A former car factory, KK’s Steel Mill sits at the heart of industrial Wolverhampton and is owned, as the name suggests, by former Judas Priest guitarist and general all-round local legend KK Downing. This latest West Midlands rock venue opened its doors last year and, apart from the impressively sized stage area and the massive wall banner showing the artwork to Priest’s 1986 album Turbo, looks to have changed very little from when it was built back in 1903.
One thing that has changed substantially since the early twentieth century, however, is the traffic, and due to roadworks, congestion, and all sorts of other annoying maintenance based inconveniences, I end up missing the first support, local act Elyrean. Scattered words from around the venue seem to be of the positive nature though, so it seems things got off to a good start.
Californian three-piece Archer Nation are up next, shredding their way through forty minutes of melodic thrash and US Power Metal. Enthusiastic and amiable frontman Dylan Rose works his fingers, his vocal cords, and the crowd simultaneously, Dokken-esque riffs and piercing solos bolstered by drummer Keyhan Moini and bassist David De Silva. The trio makes a very decent impression and succeed in entertaining a crowd who are really only here for the headliners.
Of all the dramatic entrance music that metal bands have used over the years, Jerry Goldsmith‘s score to 1976 horror classic The Omen must surely be one of the most popular. Canadian headliners Annihilator are happy to continue that trend and when the satanic movie theme stops and the lights come up, the band kick into ‘Betrayed’ the title track from their eponymous 2010 release. A somewhat subdued opening leaves some of the crowd scratching their heads, but it looks like the band are just teasing and tear straight into a pummelling version of ‘King of the Kill’.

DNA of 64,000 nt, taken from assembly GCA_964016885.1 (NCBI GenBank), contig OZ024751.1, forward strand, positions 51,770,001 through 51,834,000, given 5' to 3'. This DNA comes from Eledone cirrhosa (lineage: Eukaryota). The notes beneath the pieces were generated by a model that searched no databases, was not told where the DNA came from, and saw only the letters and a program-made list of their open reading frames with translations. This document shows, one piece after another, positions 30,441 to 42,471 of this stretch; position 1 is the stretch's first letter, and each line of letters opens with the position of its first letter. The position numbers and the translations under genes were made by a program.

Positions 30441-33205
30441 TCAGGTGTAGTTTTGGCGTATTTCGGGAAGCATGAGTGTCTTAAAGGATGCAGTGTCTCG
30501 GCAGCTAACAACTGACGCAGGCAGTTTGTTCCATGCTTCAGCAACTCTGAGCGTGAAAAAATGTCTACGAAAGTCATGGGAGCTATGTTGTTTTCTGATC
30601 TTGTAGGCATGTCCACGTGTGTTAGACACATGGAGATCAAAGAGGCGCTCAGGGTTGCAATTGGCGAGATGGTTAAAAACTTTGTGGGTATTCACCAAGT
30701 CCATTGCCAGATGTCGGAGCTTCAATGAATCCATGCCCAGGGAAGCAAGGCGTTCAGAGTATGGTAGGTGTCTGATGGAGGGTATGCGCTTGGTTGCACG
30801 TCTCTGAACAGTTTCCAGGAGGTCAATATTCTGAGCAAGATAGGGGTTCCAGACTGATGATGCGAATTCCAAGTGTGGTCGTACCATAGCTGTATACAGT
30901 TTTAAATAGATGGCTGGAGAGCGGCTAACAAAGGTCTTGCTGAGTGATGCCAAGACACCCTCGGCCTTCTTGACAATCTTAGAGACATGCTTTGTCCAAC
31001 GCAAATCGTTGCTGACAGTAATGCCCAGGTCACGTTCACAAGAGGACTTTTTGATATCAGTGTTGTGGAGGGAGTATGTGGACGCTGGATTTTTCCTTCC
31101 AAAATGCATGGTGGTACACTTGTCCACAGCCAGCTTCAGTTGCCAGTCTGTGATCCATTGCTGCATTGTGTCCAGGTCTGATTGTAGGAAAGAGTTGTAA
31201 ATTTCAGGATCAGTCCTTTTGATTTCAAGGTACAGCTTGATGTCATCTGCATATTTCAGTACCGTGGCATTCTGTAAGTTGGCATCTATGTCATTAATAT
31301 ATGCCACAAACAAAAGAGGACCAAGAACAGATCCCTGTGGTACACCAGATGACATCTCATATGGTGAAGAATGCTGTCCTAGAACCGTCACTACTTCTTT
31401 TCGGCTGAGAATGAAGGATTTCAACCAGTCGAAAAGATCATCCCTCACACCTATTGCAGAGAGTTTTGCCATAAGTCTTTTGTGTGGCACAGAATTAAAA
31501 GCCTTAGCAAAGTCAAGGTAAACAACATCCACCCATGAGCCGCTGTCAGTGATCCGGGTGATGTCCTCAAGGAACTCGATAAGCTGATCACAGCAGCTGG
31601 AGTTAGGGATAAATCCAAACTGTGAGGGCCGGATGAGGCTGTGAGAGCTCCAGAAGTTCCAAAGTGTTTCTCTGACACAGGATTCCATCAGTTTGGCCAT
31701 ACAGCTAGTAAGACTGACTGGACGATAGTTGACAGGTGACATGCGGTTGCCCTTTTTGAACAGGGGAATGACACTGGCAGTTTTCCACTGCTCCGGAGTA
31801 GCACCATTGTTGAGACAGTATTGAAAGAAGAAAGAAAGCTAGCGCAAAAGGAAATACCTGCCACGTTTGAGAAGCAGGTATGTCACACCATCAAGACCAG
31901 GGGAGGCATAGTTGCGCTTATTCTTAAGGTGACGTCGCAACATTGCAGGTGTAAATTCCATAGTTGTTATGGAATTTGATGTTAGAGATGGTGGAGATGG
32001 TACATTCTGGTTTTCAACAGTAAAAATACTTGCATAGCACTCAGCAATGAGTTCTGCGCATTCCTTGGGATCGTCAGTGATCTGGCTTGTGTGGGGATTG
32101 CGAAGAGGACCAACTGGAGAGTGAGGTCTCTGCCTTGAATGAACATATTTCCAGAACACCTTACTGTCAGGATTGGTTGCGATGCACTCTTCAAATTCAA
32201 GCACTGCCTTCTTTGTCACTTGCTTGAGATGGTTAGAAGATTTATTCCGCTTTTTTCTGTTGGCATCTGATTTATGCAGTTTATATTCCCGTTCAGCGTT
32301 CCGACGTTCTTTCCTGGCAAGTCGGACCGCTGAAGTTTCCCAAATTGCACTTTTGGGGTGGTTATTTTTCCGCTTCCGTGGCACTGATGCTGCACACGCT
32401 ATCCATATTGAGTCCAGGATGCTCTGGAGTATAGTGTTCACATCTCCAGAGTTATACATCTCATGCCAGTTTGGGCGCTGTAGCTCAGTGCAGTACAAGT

‘No Way Out’ and ‘One to Kill’ follow before the crowd gets moving again with a savage ‘Set the World On Fire’. ‘Ultraparanoia’ keeps the momentum up before frontman Jeff Waters gives his voice a rest (he is 53 to be fair) with ‘The Trend’, semi-instrumental ‘Schizos (Are Never Alone) Parts I & II’ and an energetic drum solo from sticksman Fabio Alessandrini.
Guitarist Aaron Homma and bass player Rich Hinks are a blur of hyperactivity as things jump up another notch with a rip-roaring ‘Knight Jumps Queen’ and an appropriately brain-melting ‘Twisted Lobotomy’ before treating us to punky new song ‘Psycho Ward’ from their upcoming album Ballistic, Sadistic (Silver Lining Music). ‘Tricks and Traps’ and a blinding ‘Phantasmagoria’ end the main set, but with the band having only played one cut from their classic debut, the crowd are already getting impatient before the band even leave the stage for a short breather before the encore.
It’s well worth the wait though, and as expected, the final four songs are all lifted from 1989’s Alice in Hell (Roadrunner). ‘Burns Like a Buzzsaw Blade’ and ‘W.T.Y.D. (Welcome to Your Death)’ get the predominantly thirty to forty-something crowd jumping before slowing down with ‘Crystal Ann’ (complete with a fuck-up by Waters) and the irresistible ‘Alison Hell’. High pitched shrieks fill the air as everyone joins in with the chorus and the whole evening ends on a satisfyingly silly note.
WORDS AND PHOTOS BY GARY ALCOCK